5 Things in Europe that Sound Surprising to an American Traveler


When you first arrive in Europe from overseas – especially from the US of A – you’ll surely be very excited about all the new things you’ll see, all the new experiences you’ll absorb, and all the great foods and beverages you’ll try. You expect to experience a new world – and you won’t be disappointed. There are, in turn, quite a few things that will surprise you – and some of them won’t be pleasant surprises. Here’s what you need to know.

1. Old buildings everywhere

Most of the major European cities have histories that stretch over millennia. For the first time visitor, this usually translates into tons of old buildings – churches, palaces, forts, and castles – to see. What may sound as a surprise is that many of these buildings are still in use – some of them are landmarks or are used as they were originally supposed to (churches, for example). Some of them are schools, libraries, institutions. Others have apartments inside them, with people living and working behind the ancient walls.

2. No casinos – mostly

Most major cities in the US have at least one casino resort attached to them. The US has the highest number of land-based casinos at a global scale – there were over 1,500 of them in the country in 2013. Things are very different in Europe.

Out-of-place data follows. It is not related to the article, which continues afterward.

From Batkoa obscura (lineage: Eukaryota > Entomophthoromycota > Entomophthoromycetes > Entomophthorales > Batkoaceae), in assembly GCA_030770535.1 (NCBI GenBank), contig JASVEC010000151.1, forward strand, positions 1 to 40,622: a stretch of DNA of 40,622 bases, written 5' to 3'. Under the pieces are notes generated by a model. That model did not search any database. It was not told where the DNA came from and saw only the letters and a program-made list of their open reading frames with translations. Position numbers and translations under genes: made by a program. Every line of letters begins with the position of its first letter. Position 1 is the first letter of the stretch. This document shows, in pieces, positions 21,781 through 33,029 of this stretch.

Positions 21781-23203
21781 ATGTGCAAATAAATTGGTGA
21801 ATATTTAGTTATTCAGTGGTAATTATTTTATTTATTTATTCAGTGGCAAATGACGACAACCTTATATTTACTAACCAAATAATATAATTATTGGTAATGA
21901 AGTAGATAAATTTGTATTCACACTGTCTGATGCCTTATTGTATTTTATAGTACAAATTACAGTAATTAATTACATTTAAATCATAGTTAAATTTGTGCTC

One of the reasons for this surprising lack of gambling destinations is probably the widespread use of online casinos. Residents of most European countries can freely play all Royal Vegas Casino games from home, or on their smartphones, whenever they feel like it. The Royal Vegas provides players with a convenient alternative to land-based gambling, easy to use and completely safe. It is a regulated operator, running under an EU-based license, which makes it available in most European countries. The Royal Vegas does not claim to be equal to a land-based casino, but it satisfies the players’ gaming needs in a simple and accessible way. And that’s what most Royal Vegas players are looking for.

3. The legal age is 18

Unlike in the US, in Europe, the legal age for drinking, voting, getting married, gambling, and driving a car. And the youngsters of Europe do make the best of their early freedom to drink, drive, and party.

4. Food can be very cheap

If you happen to visit a city away from the main tourist circuit, you will be surprised at how cheap food can be – especially in Eastern Europe. In Romania, for example, the average cost of a menu at an eatery will set you back about $3 – and this covers a three-course meal, complete with soup, main course, and most often a dessert.

5. Asian food is bad

In most European countries, the Asian food you can come across is far worse than what you may be used to. To avoid being disappointed, avoid Asian food, and stick with the local dishes – you will be surprised how filling and tasty they can be.